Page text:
Boris Johnson's comments on the Irish border show he's learned absolutely nothing 3 months ago

Boris Johnson's comments on the Irish border show he's learned absolutely nothing

Same old story.

Boris Johnson has said that if he is made Prime Minister, he will need EU co-operation to avoid a hard border and devastating tariffs in the event of the UK leaving without a deal.

In an exclusive interview with the BBC, the former foreign secretary criticised the UK negotiating team for creating the backstop to prevent a hard border in Ireland, saying that in doing so, the UK became "authors of our own incarceration".

Johnson insisted in his interview with BBC political editor Laura Kuenssberg that it would be possible to broker a new deal between the UK and EU before the October deadline.

He said the current deal negotiated by Theresa May is dead but said the "politics has changed so much since 29 March" that he would be able to negotiate a new deal.

"I think on both sides of the Channel there's a really different understanding of what is needed," Johnson said.

Continuing on the topic of the Irish border, Johnson said there is no one solution to the border checks that a no-deal would necessitate, but rather he said there was "abundant, abundant technical fixes" that could be made to avoid border checks.

Here's the problem

The EU has repeatedly said that there will be no renegotiation of the Withdrawal Agreement, and all members have been very clear on it.

All of the above has been said in the last month or so - imagine how many more times it's been said over the past year - so it's pretty easy to see why frustration is growing at the stance of Johnson and others.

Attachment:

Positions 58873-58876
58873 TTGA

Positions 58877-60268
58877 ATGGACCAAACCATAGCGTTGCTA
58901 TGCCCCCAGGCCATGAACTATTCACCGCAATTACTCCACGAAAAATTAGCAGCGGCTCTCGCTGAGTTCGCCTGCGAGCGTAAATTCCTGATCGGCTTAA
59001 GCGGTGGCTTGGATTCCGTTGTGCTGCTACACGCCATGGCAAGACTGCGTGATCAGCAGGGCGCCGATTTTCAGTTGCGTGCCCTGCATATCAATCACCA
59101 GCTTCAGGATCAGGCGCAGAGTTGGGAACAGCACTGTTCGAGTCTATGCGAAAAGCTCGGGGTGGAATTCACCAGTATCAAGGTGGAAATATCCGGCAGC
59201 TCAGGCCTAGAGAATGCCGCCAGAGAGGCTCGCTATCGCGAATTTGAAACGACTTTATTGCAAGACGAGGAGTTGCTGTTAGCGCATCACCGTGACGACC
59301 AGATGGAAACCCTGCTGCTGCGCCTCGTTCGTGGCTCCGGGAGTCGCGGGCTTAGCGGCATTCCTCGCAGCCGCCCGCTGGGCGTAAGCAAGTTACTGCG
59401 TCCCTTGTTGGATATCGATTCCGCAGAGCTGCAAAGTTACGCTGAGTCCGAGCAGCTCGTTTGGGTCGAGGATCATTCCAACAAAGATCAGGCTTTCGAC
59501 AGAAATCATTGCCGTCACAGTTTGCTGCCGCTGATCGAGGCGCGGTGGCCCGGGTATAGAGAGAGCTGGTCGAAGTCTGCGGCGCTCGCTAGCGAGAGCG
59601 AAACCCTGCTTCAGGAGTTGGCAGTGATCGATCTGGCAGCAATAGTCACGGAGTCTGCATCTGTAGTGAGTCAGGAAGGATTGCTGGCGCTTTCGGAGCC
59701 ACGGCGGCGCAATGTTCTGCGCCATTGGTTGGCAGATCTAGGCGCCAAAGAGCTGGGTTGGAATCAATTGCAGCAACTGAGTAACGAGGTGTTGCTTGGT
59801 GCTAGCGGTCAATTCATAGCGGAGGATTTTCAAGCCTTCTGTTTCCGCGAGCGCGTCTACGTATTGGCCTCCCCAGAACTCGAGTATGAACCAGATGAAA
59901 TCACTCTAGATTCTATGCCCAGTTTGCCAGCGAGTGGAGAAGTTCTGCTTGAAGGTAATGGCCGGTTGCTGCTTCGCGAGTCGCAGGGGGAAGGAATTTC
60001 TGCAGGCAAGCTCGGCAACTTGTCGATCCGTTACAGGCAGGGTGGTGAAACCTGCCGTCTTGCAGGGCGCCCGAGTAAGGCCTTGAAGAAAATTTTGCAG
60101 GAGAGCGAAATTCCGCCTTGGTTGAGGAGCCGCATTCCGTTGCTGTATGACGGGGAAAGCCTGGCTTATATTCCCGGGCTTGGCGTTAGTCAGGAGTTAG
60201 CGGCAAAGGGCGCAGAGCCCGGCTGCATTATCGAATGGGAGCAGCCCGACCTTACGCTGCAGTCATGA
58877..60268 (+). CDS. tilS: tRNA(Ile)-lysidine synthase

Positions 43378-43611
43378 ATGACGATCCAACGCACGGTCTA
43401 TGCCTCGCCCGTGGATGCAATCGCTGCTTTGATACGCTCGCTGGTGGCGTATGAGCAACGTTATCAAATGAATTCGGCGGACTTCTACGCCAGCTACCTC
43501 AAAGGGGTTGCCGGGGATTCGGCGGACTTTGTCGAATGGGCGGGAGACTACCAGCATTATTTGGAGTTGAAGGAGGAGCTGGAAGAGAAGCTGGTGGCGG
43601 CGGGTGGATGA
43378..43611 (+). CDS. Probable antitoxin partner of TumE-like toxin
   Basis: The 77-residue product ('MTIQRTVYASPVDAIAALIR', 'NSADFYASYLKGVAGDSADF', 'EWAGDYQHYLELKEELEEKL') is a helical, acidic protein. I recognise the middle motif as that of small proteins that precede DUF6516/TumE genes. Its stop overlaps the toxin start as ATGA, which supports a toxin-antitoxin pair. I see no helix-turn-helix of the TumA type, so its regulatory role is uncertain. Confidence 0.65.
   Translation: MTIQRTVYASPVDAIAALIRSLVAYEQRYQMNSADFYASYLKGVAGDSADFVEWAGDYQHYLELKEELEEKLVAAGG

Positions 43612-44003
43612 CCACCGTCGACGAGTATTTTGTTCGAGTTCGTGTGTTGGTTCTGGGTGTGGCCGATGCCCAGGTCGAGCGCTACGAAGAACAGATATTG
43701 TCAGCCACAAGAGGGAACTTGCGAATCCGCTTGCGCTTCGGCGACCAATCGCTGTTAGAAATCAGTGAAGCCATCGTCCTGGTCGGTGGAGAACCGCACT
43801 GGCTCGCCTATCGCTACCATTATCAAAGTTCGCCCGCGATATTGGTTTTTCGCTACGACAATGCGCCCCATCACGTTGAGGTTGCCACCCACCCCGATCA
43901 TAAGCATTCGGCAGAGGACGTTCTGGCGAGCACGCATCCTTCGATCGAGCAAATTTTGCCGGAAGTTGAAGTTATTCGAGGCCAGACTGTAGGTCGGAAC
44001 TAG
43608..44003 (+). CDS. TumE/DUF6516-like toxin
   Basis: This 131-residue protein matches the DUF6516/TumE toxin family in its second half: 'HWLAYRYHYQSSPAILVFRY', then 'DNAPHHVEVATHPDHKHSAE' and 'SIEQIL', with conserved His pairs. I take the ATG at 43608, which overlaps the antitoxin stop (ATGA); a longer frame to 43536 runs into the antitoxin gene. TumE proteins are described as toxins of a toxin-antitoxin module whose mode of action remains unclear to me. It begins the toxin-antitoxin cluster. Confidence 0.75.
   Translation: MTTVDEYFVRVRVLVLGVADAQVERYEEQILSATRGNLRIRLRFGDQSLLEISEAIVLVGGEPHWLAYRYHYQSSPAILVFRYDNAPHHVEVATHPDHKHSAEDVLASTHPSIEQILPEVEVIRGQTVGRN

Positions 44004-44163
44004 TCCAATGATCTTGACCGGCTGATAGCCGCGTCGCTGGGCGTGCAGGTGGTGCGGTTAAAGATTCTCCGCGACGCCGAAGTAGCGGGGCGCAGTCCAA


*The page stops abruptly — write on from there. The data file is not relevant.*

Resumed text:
On the issue of the "abundant technical fixes", meanwhile, this line has been used repeatedly by Johnson when discussing the border, and he even compared it to the congestion charge in London.

The former Foreign Secretary said "there's no border between Camden and Westminster" as he suggested that goods crossing between the Republic of Ireland and Northern Ireland could be subject to electronic checks, in what was an apparent reference to the congestion charge.

Norway and Sweden (the EU's longest land border) have one of the most technologically advanced borders in the world, which is necessitated because Norway is not in the EU, but is a member of the single market, and Sweden is in the EU.

Through a sophisticated computer system, goods are declared to customs before leaving warehouses and number recognition software is used to allow cars through unmanned border posts.

However, lorries are still stopped at staffed crossing points for physical customs checks, which means it is not a frictionless border. There are still physical checks for goods which take about 20 minutes as there are certain goods which require physical checks when entering the EU single market.

Johnson's comments on the renegotiation of the Withdrawal Agreement and a technological solution to the border issue show that it's been three years since the UK voted for Brexit, and Boris has learned nothing.